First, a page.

|You are El Nino Administrator.
|Welcoming Dr. Vasquez
2:53) 12-MAR-1998 17:42 Jorge Vazquez (jvazquez)
In response to Stephen,
I don't know of any. I really hope that studies (maybe they
have already begun) will concentrate on local effects (someone
already has pointed this out and I agree completely) of
el Nino. I agree completely that the satellite data is great
but we need to start looking at how things are effected locally.
Some friends I have in Ethiopia have said it has been a devasting
year. We should look seriously to see if droughts in that
part of the world are intensified or caused by el nino.
Looking at geological records, etc. might not be a bad way
of finding out.
One more example. At John's Hopkins they are looking
at how infectious deseases are correlated with sea
surface temperature (deseases such as cholera, etc).
If so is this because of algae blooms, etc. More
attention needs to be paid to these local effects.
There are many interesting fluctuations in the rates of infectious diseases over time that are tied in to changes in climate, other than those just related to water temperature . For instance, after several years of drought, there was a wet winter in California associated with the smaller El Nino in we had in 1993. Shortly after the big increase in rainfall, we stareted seeing a massive increase in "valley fever" an infection caused by a fungus called coccidiomycosis. It turned out that the cocci spores in the soil will stay there dormant for years and years, but only convert to an infectious form after a significant amount of moisture. We hadn't seen much cocci in years during the drought, but as soon as we had enough rain, they all converted at once and there was a massive increase in the disease. It had started to taper off over the last couple of years, but we're interested to see if this winter's rains cause another increase. While we've known about cocci for decades, this association with weather has only been recognized in the last 5 years.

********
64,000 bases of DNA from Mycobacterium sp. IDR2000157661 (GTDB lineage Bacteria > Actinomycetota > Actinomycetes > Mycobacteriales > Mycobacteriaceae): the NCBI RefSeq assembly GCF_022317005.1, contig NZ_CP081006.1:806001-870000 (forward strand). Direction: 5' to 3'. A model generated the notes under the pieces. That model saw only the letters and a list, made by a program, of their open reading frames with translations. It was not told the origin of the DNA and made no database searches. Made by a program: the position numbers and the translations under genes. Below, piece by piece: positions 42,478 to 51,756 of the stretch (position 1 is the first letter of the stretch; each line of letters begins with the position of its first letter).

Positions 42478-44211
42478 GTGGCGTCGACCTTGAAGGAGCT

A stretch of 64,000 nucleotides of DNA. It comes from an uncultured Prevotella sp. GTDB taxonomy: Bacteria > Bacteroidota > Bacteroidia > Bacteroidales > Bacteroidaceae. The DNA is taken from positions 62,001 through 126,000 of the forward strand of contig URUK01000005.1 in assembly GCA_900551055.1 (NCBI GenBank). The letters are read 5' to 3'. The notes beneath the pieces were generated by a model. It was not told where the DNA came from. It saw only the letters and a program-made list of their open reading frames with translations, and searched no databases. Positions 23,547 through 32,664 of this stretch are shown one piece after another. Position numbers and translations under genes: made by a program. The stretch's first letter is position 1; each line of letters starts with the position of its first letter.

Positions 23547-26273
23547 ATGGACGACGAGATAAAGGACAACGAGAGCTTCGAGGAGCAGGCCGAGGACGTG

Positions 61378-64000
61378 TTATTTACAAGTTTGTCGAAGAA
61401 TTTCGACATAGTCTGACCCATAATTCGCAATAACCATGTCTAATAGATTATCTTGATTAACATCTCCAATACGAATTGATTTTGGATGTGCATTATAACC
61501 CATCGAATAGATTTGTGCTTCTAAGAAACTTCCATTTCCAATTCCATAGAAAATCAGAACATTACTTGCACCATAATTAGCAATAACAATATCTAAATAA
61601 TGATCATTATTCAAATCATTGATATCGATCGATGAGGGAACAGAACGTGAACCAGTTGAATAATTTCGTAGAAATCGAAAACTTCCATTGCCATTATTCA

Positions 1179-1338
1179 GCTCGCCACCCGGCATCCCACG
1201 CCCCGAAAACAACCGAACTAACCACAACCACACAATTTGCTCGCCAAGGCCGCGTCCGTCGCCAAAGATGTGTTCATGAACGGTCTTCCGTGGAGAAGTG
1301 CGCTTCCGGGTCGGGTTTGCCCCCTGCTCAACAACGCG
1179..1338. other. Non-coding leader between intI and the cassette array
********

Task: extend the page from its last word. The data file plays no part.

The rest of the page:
I really hope that more attention is paid to these locak
problems. In my humble opinion we need to fund more efforts
in understanding the coupling between the physics and biology
especially at a local level.
I have to leave for one week but thank you for the wonderful
experience. I am sure Dr. Chambers and Professor O'brien
will have more to say. If I can ever be of assitance in
the future don't hesitate to contact me at:
I will check in again on the 21st.
Thank you very much for a stimulating week--you have gotten this workshop off to a good start. Excellent job! We really appreciate the time you spent with all of us. Hope you will check back in here next week.